1965-05-17 - Streets of War
Summary: A chance encounter between Anya and the Punisher leads to conflict
Related: None
Theme Song: None
frank-castle anya 

Some have taken to calling it 'The Bermuda Triangle' lately; that part of town where Spanish Harlem on the northeast butts up to Harlem proper on the northwest, with the fancy Upper West Side down below. Ever since the attack on Wall Street, things in the Triangle have been tense, messy, but not quite yet hot. Until today.

A handful of white folks have amassed on the southern side of the street. They're carrying signs, mostly bearing anti-mutant rhetoric, though one particular sign has people on the other side of the street raising their voices and throwing fists. That sign reads 'WALL OFF NEGRO BLOCKS'.

Anya knew it would come to this. She hasn't experienced much of it first hand, for she's too damn young, but she's read about it. She stands with the angry people on the northern side of the street, forgoing her usual mod attire in favor of blue jeans and a black tank top.

Frank didn't care about colors or politics. He'd served with people of every race, religion and stripe. Not a one of them was better than the other. At least, not for those reasons.

He locks the door to a cheap apartment on the third floor of a building before making his way down to the street. The key he dumps down the laundry chute. Probably take a few days before anyone comes looking for Leo Bugler. Not that he'd be missed, but even he had bills to pay. Too bad one of those bills was to a brothel where he kept asking for girls younger than he should have. Too bad one of the other girls decided to let Frank Castle know about it. Now he had his tie wrapped around a faucet and his face bloated in the sink.

Frank straightens his coat as he hits the street again, hiking up his collar. World's going to hell. At least he's well suited.

A Puerto Rican fellow to Anya's left brandishes a bottle of booze. Anya sees it, and reaches out her hand to stop him. "No! No hagas eso, Enrique, no es el camino correcto!"

Enrique listens to her. Good thing, too, for a moment later two cop cars swing onto the street, lights flashing. Commands start coming from bullhorns, unintelligible given the general clamoring, but it cues Anya to shake her head and back away.

She's pulling her hair into a rough ponytail and heading into an alleyway, when she happens upon Frank. Her backpack is half off and staring to become unzipped, when she nearly runs right into him. With a quick shriek, she pulls the backpack close and twists to keep from bowling him over, but in the process, she ends up briefly pressed against a brick wall. Her shoes are an inch off the ground, and she dangles there, held to the wall by the palm of her hand alone, for a whole second. "Meirde," she hisses, and peels her hand off, dropping to the ground lightly. "Sorry, amigo!"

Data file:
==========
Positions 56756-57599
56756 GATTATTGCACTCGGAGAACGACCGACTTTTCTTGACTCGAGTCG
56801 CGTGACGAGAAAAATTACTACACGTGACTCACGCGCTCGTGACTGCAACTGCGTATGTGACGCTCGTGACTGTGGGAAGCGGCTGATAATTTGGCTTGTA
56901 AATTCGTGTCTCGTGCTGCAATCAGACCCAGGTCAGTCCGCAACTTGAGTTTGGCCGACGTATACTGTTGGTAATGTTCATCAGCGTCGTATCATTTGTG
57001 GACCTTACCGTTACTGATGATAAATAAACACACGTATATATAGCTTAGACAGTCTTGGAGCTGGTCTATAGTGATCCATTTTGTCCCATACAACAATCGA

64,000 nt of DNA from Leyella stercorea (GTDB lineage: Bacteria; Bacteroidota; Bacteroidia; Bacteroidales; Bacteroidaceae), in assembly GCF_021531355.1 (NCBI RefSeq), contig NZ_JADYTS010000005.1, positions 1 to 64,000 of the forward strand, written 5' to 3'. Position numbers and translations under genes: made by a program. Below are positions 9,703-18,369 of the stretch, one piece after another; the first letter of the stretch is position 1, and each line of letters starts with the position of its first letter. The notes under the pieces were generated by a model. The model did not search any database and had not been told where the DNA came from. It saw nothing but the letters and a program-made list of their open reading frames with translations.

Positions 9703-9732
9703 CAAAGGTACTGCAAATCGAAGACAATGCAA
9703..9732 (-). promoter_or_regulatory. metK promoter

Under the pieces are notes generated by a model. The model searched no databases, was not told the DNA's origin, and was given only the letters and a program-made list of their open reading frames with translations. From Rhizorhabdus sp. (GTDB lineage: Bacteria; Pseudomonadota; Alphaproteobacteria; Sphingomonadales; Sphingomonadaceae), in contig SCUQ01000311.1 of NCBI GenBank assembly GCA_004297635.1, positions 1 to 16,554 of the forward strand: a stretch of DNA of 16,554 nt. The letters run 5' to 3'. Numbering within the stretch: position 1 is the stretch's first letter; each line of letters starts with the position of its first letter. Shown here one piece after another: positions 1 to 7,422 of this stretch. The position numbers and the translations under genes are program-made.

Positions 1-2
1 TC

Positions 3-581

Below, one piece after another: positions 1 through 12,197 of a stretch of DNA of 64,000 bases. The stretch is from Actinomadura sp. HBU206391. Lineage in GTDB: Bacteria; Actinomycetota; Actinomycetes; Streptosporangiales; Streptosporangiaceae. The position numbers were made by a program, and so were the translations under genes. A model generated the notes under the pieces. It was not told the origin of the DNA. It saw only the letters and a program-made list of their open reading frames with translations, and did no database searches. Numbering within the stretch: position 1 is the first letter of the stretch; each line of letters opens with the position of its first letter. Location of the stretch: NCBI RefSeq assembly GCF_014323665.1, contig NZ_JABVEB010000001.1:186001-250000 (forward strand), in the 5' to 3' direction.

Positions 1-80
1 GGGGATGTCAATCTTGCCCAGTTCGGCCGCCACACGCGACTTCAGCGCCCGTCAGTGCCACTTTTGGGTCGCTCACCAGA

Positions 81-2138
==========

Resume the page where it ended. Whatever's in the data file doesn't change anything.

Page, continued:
Frank looks for a long moment. He doesn't miss a trick, but he's also not easily startled, keeping his expression placid. He doesn't reach for a weapon or anything. Just looks her down.

"No harm done, honey," he says. "Just be careful who you run into. Some dangerous people in alleys around here," he says, flicking his eyes back to the siren on the street. "You havin' trouble with the law?"

Finally given a moment to really look at the guy, Anya twists an eyebrow and squares her shoulders. She's got friends who look like him; she's also roughed up more than a few punks who look like him. "I can handle myself, companero."

The short Latina flips the backpack around again, shoves her hand into it, and takes out a pack of cigarettes. One of them is withdrawn by her teeth, and she's about to put them away before remembering her manners and offering the pack toward Frank. "Who, me?" She snorts. "Hell no. Five oh's here 'cause there's bad shit goin' down in the triangle." As far as code shifting goes, Anya's far more loose lipped in her own neighborhood. She'd make Peter blush. "Probably here to keep folks from throwin' bottles at each other."